Influenced by thinkers such as Murawiec, Perle, Boot, Ledeen, and Peters, U.S. foreign policy was radicalized. It now fosters perpetual wars to enhance U.S. power and profits. First there was Afghanistan, then Iraq and Somalia, and next is possibly Iran. The aim of globalization, therefore, is not democracy and free markets, but U.S. world hegemony. And the means to hegemony is coercion and subversion at home, as well as, overseas. But the policy isn't working well. Washington's actions in the Middle East have enraged Muslims and alienated much of the world. As a result, the post-911 support and good will of most of the international community has been lost. Washington is not winning its wars in Afghanistan and Iraq. Its ability to unilaterally impose its will on other countries is evaporating. Overextended militarily, financially and psychologically, its empire is reaching the breaking point. And the rest of the world knows it.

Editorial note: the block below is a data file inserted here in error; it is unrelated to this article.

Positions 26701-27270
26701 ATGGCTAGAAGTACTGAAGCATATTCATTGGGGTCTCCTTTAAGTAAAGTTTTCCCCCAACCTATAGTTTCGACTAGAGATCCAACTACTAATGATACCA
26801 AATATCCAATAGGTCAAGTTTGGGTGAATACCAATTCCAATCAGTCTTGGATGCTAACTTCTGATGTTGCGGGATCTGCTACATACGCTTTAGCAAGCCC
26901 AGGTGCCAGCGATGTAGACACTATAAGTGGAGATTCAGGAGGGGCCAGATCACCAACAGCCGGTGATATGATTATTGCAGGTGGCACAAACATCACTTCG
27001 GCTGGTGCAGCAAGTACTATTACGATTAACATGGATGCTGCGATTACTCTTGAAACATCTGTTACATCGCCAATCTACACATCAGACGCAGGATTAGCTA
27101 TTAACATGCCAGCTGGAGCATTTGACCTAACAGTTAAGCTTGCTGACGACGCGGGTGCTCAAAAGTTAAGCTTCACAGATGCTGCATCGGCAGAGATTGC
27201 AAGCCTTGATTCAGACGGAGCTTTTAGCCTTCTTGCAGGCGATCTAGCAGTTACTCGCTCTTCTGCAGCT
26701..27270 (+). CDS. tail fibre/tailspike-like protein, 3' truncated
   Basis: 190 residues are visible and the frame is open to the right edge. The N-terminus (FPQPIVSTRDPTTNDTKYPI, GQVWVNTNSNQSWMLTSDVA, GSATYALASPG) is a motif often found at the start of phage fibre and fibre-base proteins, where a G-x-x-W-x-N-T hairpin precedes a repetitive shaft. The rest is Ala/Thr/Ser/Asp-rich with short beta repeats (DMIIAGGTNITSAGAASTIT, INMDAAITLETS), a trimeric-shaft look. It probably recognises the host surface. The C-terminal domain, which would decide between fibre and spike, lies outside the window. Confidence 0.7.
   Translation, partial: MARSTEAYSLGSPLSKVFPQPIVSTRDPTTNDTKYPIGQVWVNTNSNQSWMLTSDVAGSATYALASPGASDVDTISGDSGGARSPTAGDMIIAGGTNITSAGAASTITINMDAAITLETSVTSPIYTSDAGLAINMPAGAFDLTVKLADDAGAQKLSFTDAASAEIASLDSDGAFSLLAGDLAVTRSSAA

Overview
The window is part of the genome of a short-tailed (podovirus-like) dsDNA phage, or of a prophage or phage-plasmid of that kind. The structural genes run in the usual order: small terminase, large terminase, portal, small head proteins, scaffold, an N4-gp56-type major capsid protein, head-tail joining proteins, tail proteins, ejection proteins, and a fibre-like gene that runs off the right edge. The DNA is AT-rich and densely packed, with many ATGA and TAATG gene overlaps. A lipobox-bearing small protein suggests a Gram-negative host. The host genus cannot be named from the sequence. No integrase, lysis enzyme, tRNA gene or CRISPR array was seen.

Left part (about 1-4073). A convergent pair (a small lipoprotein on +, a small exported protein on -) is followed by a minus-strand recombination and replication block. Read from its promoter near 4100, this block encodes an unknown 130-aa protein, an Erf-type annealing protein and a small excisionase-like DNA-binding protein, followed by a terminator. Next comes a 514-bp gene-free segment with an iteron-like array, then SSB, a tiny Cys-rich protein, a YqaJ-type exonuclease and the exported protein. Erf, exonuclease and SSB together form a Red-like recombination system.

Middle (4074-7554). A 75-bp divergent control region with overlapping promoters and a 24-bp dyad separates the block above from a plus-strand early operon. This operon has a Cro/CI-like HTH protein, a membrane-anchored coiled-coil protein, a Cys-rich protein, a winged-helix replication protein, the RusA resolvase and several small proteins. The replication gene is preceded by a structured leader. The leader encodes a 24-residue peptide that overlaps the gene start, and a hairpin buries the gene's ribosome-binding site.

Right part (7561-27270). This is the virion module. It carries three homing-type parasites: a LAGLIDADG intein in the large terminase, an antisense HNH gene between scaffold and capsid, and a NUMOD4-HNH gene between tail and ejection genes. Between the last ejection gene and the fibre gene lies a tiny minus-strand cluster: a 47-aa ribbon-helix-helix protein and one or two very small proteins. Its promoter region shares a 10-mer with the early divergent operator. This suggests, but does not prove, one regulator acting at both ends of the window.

Washington's foreign policy has become the very definition of "waste", "futility," and "self-destruction." As the fates of Athens and Rome attest, no republic that acquires an empire remains a republic. And the price citizens pay for an empire has always been the loss of their liberties. Washington's decision to protect the United States by waging imperial wars abroad confirms the wisdom of that great American philosopher, Pogo: "We have met the enemy and he is us!"
About the Author
(Joseph E. Fallon is a freelance writer/researcher who resides in Rye, New York. He lived in Egypt where he pursued his advanced degree in Middle East studies and has traveled to Turkey, Turkmenistan, Uzbekistan, and Tajikistan. He received his Masters Degree in International Affairs from Columbia University's School of International and Public Affairs and is a member of the Association for the Study of Nationalities, Harriman Institute, Columbia University.)